Living the Writer's Life: Joe Lilli
How did you first get started as a Barefoot Writer?
When the public relations agency I used to work for in Houston closed its doors, I jumped into freelance writing. In each of my first two years, I made six-figure incomes doing mainly B2B communications. This happened shortly after my first wife passed away. Despite my success freelancing, however, I gave everything up to enter the seminary and become a priest. Before departing for the seminary, I arranged to have other writers take over my clients.
After one year, I decided to leave the seminary and return to Houston. But my daughter and her husband encouraged me to move to San Antonio, where they lived, meaning I had to start over again in San Antonio. I tried breaking into the local B2B market, but not having much success, ended up writing articles for several consumer and trade journal publications. I still do some of that now, but since joining AWAI, I have landed some good B2B clients and, hopefully, will land some direct-response clients as well.
What big success stories have you had so far?
The ad agency owned by Joe Simpson, the father of actress Jessica Simpson, hired me to write a video marketing script for a client that markets sophisticated interactive communication packages for clients with global audiences. The video was to be presented to representatives from the Vatican.
Simpson needed the script in three days, but I delivered it in two days. Since I had voiceover experience, I also got his approval to narrate the script.
But I faced a major problem — I wasn’t able to book a recording studio before the time Simpson’s video production crew needed the voiceover.
Thanks to a tip from my son, I downloaded a professional recording app on my iPhone and used that to record and email the script to the agency in time.
The agency applauded my script and voiceover, leading to another script and voiceover project. Meanwhile, the agency’s client said the video was a success, enabling them to sell the Vatican on the communications package.
What kinds of projects are you working on right now, and where did you find your clients?
Presently, I’m writing B2B material for a leading moisture meter company, which I found on AWAI’s DirectResponseJobs.com site. To date, I’ve written content for the company’s website, written and narrated several trade show video scripts, and outlined a 30-minute webinar script.
I’m also scripting and narrating a trade show video for a major agricultural chemical company. A friend of mine who runs a Houston public relations firm asked me to produce the video for one of his clients.
When I called a local medical spa to set up a hydrotherapy massage for a family member, for some unbeknownst reason, I mentioned to the owner that I was a writer. She got excited and said she needed help writing an advertorial for a local publication. Since our first meeting, she also has me writing a direct-response self-mailer, a newspaper ad, and an article on her spa for a consumer magazine.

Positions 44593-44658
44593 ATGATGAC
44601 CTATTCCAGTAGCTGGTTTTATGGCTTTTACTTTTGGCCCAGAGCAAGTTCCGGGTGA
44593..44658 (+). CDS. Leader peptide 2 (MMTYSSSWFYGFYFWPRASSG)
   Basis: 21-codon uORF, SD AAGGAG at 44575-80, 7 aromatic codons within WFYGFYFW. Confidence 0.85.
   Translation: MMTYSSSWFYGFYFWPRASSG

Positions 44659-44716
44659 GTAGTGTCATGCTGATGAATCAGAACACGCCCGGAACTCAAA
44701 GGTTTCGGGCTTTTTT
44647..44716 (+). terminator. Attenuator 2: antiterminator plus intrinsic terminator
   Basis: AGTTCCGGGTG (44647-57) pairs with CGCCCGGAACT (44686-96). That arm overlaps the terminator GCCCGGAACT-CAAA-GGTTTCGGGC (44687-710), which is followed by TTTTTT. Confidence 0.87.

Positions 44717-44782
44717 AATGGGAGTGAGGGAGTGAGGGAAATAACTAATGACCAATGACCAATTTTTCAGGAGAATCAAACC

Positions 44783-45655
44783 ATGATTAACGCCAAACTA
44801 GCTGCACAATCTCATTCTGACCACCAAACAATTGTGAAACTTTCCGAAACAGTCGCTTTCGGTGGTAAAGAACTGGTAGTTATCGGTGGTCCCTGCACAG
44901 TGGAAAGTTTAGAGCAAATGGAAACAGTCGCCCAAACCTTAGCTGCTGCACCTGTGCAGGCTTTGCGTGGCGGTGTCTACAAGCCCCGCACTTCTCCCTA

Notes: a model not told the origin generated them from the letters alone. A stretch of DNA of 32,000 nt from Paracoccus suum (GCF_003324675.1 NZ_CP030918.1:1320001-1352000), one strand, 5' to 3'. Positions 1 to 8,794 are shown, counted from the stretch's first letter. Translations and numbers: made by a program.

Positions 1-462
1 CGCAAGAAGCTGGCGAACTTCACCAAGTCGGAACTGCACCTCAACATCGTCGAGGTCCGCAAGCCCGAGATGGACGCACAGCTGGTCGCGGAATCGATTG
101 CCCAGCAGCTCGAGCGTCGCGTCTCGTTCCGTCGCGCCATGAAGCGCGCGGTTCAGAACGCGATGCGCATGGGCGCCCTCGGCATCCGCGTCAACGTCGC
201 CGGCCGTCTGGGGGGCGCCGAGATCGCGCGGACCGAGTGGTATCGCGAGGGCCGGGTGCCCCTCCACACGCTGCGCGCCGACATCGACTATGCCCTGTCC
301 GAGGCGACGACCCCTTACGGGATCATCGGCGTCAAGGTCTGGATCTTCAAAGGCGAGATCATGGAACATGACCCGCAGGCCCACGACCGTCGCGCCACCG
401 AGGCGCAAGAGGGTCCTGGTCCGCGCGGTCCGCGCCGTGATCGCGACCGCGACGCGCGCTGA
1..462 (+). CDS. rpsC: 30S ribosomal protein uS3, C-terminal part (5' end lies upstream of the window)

Meanwhile, I just got word from a software solutions company that I was selected over a number of other freelance writers who had applied for a job writing B2B copy for them. The work will vary from week to week, and will entail writing blog posts, special reports, scripts, and even narration of those scripts. I also found this company on AWAI’s DirectResponseJobs.com site.
What are your current writing goals?
While I have experience writing web content, I’m devoting some time to mastering the techniques for writing social media content and email copy.
What tools or habits do you use to keep your writing projects organized?
I divide each project into red, yellow, blue, and green plastic file folders. For example, anything that has to be done today goes in the red folder. Any projects that need to be completed within the week or longer go into the yellow folder. Project notes and background materials go into the blue folder. Completed projects go into the green folders.
Do you have anything near your writing desk that inspires you?
I keep photos of my family on my writing desk to inspire me. The photos remind me that I’m writing to serve them and to provide them a better, more comfortable life.
What’s your number one piece of advice for anyone looking to get started as a well-paid freelance writer?
When getting started as a freelance writer, be willing to write for less money than you eventually want to earn. Plan to tackle as many writing projects as you can comfortably handle so as to build a foundation of experience and expertise. These projects will help you sharpen your writing skills and allow you to build a portfolio of writing samples. When you feel confident enough to seek the better-paying jobs, you’ll have the experience and writing samples needed.
Joe's Living The Writer's Life story was originally published in Barefoot Writer. To learn more about how you can start living your dream writer's life too, click here.
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